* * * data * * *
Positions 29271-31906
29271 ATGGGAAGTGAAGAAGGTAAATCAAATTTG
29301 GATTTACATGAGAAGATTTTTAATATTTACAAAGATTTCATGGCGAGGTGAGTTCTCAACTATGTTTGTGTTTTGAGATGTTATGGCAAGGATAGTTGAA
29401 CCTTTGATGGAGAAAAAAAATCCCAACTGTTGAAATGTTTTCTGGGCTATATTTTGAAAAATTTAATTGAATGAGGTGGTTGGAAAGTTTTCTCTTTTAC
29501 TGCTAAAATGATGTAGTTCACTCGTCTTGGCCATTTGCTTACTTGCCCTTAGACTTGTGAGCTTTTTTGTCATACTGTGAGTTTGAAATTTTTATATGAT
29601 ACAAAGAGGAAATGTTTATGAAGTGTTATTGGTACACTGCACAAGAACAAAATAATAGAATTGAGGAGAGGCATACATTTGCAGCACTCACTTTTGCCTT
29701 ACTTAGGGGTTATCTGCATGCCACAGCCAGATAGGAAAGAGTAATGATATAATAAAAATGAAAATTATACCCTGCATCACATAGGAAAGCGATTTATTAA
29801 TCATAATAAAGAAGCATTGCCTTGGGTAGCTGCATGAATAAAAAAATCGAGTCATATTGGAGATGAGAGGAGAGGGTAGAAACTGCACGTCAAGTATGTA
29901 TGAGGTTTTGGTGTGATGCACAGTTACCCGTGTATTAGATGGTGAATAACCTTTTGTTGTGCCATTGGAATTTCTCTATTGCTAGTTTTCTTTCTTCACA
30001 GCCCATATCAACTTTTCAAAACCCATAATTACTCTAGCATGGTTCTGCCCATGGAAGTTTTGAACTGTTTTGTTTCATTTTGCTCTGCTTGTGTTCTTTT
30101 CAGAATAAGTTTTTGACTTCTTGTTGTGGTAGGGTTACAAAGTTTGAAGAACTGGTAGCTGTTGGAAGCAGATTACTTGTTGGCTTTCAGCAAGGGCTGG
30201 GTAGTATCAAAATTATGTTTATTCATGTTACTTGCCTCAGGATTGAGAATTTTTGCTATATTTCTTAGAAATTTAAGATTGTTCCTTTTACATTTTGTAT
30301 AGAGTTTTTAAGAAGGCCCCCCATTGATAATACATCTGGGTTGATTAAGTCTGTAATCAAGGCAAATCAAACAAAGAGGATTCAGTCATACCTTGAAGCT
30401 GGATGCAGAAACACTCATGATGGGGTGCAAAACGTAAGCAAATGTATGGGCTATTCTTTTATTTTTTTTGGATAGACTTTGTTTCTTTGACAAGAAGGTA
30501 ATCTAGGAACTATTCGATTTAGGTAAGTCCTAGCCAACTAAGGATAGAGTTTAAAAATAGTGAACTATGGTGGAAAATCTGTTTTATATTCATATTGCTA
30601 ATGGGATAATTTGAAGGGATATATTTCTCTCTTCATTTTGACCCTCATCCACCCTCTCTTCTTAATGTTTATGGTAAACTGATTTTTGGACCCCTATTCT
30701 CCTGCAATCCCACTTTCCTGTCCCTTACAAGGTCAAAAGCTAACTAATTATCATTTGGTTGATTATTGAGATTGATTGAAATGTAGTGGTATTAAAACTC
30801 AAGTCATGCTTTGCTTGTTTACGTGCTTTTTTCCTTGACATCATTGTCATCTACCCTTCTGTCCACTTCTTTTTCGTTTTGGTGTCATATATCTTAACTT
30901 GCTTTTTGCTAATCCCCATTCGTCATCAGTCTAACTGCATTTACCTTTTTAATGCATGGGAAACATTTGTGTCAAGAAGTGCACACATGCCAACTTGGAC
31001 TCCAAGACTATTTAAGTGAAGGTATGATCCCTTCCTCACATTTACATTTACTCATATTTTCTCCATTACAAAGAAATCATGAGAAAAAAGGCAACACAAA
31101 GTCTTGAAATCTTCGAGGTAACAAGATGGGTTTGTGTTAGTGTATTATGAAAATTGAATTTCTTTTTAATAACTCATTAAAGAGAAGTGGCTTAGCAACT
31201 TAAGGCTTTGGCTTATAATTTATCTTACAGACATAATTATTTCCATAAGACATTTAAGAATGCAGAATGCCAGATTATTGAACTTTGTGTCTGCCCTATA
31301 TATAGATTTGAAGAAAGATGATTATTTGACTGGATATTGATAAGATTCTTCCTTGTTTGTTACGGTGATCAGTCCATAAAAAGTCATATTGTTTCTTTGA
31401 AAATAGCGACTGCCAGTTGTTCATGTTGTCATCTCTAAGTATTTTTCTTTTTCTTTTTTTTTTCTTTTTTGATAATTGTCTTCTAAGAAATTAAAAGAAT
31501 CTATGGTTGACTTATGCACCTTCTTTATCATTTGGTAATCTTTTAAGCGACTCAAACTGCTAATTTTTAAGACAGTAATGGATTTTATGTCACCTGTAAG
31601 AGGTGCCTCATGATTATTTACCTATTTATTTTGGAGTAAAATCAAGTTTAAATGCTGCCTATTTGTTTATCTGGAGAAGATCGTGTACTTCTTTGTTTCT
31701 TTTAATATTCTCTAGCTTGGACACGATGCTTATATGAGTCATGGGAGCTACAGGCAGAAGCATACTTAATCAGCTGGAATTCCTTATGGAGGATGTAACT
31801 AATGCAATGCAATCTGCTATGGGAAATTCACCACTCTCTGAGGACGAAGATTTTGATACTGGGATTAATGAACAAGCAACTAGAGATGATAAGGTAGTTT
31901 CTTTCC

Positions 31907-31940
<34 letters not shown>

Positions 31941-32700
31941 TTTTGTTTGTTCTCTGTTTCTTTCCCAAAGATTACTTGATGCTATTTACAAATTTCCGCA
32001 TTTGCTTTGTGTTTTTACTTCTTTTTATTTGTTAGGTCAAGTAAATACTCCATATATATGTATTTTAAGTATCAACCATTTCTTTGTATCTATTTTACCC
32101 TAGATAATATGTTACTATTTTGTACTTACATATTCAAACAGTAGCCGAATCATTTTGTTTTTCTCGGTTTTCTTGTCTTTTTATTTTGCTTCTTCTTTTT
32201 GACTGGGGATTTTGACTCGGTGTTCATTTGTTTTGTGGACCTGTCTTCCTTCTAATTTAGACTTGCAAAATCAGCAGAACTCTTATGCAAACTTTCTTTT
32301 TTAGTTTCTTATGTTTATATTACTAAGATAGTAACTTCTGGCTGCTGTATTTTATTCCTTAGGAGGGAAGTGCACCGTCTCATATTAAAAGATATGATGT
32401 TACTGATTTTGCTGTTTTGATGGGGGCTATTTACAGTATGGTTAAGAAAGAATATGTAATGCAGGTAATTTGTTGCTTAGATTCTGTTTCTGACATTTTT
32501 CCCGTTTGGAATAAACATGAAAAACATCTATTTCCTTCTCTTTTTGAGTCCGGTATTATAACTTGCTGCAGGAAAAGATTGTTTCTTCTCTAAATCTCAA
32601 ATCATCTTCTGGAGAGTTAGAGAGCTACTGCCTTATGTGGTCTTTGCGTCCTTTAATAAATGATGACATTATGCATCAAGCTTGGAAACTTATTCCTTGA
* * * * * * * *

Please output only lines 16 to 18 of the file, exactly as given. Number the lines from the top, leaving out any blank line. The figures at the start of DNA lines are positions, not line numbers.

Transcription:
30601 ATGGGATAATTTGAAGGGATATATTTCTCTCTTCATTTTGACCCTCATCCACCCTCTCTTCTTAATGTTTATGGTAAACTGATTTTTGGACCCCTATTCT
30701 CCTGCAATCCCACTTTCCTGTCCCTTACAAGGTCAAAAGCTAACTAATTATCATTTGGTTGATTATTGAGATTGATTGAAATGTAGTGGTATTAAAACTC
30801 AAGTCATGCTTTGCTTGTTTACGTGCTTTTTTCCTTGACATCATTGTCATCTACCCTTCTGTCCACTTCTTTTTCGTTTTGGTGTCATATATCTTAACTT